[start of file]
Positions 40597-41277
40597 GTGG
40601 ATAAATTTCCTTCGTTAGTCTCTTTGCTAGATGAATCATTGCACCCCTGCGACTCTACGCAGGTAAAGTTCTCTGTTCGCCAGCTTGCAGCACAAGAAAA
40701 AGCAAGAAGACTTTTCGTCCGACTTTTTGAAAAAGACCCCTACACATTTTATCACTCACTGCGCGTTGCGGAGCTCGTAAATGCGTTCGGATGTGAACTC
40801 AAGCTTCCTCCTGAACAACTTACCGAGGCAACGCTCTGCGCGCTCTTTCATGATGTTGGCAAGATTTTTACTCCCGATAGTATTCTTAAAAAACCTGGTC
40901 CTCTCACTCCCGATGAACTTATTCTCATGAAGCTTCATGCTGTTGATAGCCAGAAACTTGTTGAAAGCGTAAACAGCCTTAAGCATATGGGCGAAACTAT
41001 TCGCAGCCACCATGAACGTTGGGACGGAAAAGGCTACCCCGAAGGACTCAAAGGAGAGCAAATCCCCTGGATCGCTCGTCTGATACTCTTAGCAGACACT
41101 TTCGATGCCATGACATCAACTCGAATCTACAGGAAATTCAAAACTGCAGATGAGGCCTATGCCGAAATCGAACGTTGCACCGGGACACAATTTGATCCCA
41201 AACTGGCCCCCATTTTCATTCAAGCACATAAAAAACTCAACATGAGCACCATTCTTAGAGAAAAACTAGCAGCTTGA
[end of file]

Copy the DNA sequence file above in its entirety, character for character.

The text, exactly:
Positions 40597-41277
40597 GTGG
40601 ATAAATTTCCTTCGTTAGTCTCTTTGCTAGATGAATCATTGCACCCCTGCGACTCTACGCAGGTAAAGTTCTCTGTTCGCCAGCTTGCAGCACAAGAAAA
40701 AGCAAGAAGACTTTTCGTCCGACTTTTTGAAAAAGACCCCTACACATTTTATCACTCACTGCGCGTTGCGGAGCTCGTAAATGCGTTCGGATGTGAACTC
40801 AAGCTTCCTCCTGAACAACTTACCGAGGCAACGCTCTGCGCGCTCTTTCATGATGTTGGCAAGATTTTTACTCCCGATAGTATTCTTAAAAAACCTGGTC
40901 CTCTCACTCCCGATGAACTTATTCTCATGAAGCTTCATGCTGTTGATAGCCAGAAACTTGTTGAAAGCGTAAACAGCCTTAAGCATATGGGCGAAACTAT
41001 TCGCAGCCACCATGAACGTTGGGACGGAAAAGGCTACCCCGAAGGACTCAAAGGAGAGCAAATCCCCTGGATCGCTCGTCTGATACTCTTAGCAGACACT
41101 TTCGATGCCATGACATCAACTCGAATCTACAGGAAATTCAAAACTGCAGATGAGGCCTATGCCGAAATCGAACGTTGCACCGGGACACAATTTGATCCCA
41201 AACTGGCCCCCATTTTCATTCAAGCACATAAAAAACTCAACATGAGCACCATTCTTAGAGAAAAACTAGCAGCTTGA